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dc.contributor.authorLuettich, Richard A.  Concept link
dc.contributor.authorWright, L. Donelson  Concept link
dc.contributor.authorSignell, Richard P.  Concept link
dc.contributor.authorFriedrichs, Carl T.  Concept link
dc.contributor.authorFriedrichs, Marjorie A. M.  Concept link
dc.contributor.authorHarding, John  Concept link
dc.contributor.authorFennel, Katja  Concept link
dc.contributor.authorHowlett, Eoin  Concept link
dc.contributor.authorGraves, Sara J.  Concept link
dc.contributor.authorSmith, Elizabeth  Concept link
dc.contributor.authorCrane, Gary  Concept link
dc.contributor.authorBaltes, Rebecca  Concept link
dc.date.accessioned2014-03-12T19:24:29Z
dc.date.available2014-03-12T19:24:29Z
dc.date.issued2013-12-11
dc.identifier.citationJournal of Geophysical Research: Oceans 118 (2013): 6319–6328en_US
dc.identifier.urihttps://hdl.handle.net/1912/6480
dc.descriptionAuthor Posting. © American Geophysical Union, 2013. This article is posted here by permission of American Geophysical Union for personal use, not for redistribution. The definitive version was published in Journal of Geophysical Research: Oceans 118 (2013): 6319–6328, doi:10.1002/2013JC008939.en_US
dc.description.abstractStrong and strategic collaborations among experts from academia, federal operational centers, and industry have been forged to create a U.S. IOOS Coastal and Ocean Modeling Testbed (COMT). The COMT mission is to accelerate the transition of scientific and technical advances from the coastal and ocean modeling research community to improved operational ocean products and services. This is achieved via the evaluation of existing technology or the development of new technology depending on the status of technology within the research community. The initial phase of the COMT has addressed three coastal and ocean prediction challenges of great societal importance: estuarine hypoxia, shelf hypoxia, and coastal inundation. A fourth effort concentrated on providing and refining the cyberinfrastructure and cyber tools to support the modeling work and to advance interoperability and community access to the COMT archive. This paper presents an overview of the initiation of the COMT, the findings of each team and a discussion of the role of the COMT in research to operations and its interface with the coastal and ocean modeling community in general. Detailed technical results are presented in the accompanying series of 16 technical papers in this special issue.en_US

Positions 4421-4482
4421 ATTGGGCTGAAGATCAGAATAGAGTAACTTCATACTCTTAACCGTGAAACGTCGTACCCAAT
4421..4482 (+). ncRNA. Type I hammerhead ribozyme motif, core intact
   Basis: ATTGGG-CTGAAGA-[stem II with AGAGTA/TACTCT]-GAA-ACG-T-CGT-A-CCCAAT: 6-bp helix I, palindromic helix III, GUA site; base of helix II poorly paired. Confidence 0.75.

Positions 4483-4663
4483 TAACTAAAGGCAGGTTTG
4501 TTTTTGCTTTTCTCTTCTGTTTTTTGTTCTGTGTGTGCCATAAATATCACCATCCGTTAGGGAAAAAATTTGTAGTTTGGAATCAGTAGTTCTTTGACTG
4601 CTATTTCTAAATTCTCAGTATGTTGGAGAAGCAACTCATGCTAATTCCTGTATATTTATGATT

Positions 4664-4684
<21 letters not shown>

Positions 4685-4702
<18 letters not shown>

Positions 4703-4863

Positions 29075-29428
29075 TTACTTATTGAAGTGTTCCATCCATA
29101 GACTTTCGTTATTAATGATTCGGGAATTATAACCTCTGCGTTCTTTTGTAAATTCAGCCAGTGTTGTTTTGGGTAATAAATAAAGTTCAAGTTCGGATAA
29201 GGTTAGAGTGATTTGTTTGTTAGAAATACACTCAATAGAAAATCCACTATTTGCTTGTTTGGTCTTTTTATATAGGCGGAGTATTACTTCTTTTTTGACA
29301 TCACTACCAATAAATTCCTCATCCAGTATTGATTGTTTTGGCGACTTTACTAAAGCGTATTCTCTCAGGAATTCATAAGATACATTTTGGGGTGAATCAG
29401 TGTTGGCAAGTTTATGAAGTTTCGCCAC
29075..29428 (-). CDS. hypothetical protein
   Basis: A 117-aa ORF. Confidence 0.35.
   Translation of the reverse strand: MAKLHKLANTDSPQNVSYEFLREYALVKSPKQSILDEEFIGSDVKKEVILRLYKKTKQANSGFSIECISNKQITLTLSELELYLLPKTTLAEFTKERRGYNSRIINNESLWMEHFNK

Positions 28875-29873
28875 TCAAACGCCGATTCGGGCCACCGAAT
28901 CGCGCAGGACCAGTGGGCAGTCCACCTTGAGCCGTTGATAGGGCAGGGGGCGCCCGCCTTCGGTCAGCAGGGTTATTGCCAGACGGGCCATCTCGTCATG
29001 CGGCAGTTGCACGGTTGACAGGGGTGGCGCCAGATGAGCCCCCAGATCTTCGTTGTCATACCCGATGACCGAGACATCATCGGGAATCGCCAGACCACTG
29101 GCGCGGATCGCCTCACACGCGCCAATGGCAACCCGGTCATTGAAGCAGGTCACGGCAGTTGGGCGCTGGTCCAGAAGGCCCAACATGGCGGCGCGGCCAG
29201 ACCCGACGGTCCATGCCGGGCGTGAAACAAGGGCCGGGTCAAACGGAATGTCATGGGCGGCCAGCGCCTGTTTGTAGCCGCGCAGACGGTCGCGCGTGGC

dc.description.sponsorshipThis project was supported by NOAA via the IOOS Office, award NA10NOS0120063 and NA11NOS0120141, and used the Extreme Science and Engineering Discovery Environment (XSEDE), which is supported by National Science Foundation grant OCI- 1053575.en_US
dc.format.mimetypeapplication/pdf
dc.language.isoen_USen_US
dc.publisherJohn Wiley & Sonsen_US
dc.relation.urihttps://doi.org/10.1002/2013JC008939
dc.subjectModelingen_US
dc.subjectHypoxiaen_US
dc.subjectInundationen_US
dc.subjectWavesen_US
dc.titleIntroduction to special section on The U.S. IOOS Coastal and Ocean Modeling Testbeden_US
dc.typeArticleen_US
dc.identifier.doi10.1002/2013JC008939


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